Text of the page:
English edit

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Etymology edit

From Middle English enchaunten, from Old French enchanter, from Latin incantāre, present active infinitive of incantō. Doublet of incant.

Pronunciation edit



Verb edit

enchant (third-person singular simple present enchants, present participle enchanting, simple past and past participle enchanted)

  1. To attract and delight, to charm.
    • 2012 October 31, David M. Halbfinger, New York Times[1], retrieved 31 October 2012:
      New Jersey was reeling on Wednesday from the impact of Hurricane Sandy, which has caused catastrophic flooding here in Hoboken and in other New York City suburbs, destroyed entire neighborhoods across the state and wiped out iconic boardwalks in shore towns that had enchanted generations of vacationgoers.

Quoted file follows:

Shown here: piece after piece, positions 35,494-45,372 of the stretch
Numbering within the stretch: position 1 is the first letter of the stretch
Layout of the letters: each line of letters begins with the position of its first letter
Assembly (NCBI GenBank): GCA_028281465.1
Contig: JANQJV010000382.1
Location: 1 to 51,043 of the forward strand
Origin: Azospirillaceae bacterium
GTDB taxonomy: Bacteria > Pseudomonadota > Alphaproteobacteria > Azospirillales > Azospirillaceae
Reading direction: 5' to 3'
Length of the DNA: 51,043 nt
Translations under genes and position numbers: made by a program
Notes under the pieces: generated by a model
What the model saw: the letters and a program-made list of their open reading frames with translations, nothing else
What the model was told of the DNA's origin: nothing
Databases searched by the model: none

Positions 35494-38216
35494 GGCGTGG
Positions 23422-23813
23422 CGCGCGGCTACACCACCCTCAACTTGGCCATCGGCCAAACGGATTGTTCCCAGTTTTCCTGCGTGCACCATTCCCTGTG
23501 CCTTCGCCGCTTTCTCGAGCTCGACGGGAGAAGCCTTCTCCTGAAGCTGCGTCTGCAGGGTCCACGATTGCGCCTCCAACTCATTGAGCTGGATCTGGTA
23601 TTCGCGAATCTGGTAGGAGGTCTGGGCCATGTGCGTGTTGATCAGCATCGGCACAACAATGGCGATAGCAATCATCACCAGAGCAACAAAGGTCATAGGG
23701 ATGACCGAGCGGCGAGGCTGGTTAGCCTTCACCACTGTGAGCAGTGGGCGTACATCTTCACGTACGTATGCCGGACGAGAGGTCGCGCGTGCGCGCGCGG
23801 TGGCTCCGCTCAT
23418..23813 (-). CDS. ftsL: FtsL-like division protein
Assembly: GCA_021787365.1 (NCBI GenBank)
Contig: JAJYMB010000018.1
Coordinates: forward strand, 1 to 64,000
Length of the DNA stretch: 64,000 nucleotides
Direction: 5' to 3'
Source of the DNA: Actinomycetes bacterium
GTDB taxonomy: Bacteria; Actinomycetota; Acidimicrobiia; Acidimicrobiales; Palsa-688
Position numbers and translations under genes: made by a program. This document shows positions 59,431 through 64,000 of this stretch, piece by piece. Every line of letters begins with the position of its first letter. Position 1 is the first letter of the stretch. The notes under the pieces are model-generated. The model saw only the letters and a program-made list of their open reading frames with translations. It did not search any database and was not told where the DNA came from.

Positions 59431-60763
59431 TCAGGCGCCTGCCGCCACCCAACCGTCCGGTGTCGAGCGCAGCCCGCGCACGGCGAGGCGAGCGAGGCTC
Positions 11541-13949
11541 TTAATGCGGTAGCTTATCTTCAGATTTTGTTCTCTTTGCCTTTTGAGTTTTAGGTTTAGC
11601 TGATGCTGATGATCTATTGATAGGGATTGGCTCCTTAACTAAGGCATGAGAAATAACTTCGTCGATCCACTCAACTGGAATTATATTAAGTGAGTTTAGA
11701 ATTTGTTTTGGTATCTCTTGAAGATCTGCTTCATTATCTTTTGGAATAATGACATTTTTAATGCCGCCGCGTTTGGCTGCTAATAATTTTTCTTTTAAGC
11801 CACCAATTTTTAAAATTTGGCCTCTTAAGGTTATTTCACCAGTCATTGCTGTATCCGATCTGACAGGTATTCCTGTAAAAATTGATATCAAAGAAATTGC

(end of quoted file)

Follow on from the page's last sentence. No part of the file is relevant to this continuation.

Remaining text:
2. To cast a spell upon (often one that attracts or charms).
    • 2009, Pathfinder Roleplaying Game: Bestiary, Paizo Publishing, →ISBN, page 241:
      With the aid of his eponymous pipes, a satyr is capable of weaving a wide variety of melodic spells designed to enchant others and bring them in line with his capricious desires.
  3. (roleplaying games) To magically enhance or degrade an item.

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Related terms edit

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Noun edit

enchant (plural enchants)

  1. (gaming) An enchantment
    • 2015, Megan Miller, The Big Book of Hacks for Minecrafters: The Biggest Unofficial Guide to Tips and Tricks That Other Guides Won't Teach You, Simon and Schuster, →ISBN:
      The top button is an enchant you can get with 1 lapis, the middle will need 2 lapis, and the bottom will need 3. In addition to lapis, you will need to have a certain number of experience points to get an enchant.

Anagrams edit

Middle English edit

Verb edit


  1. Alternative form of enchaunten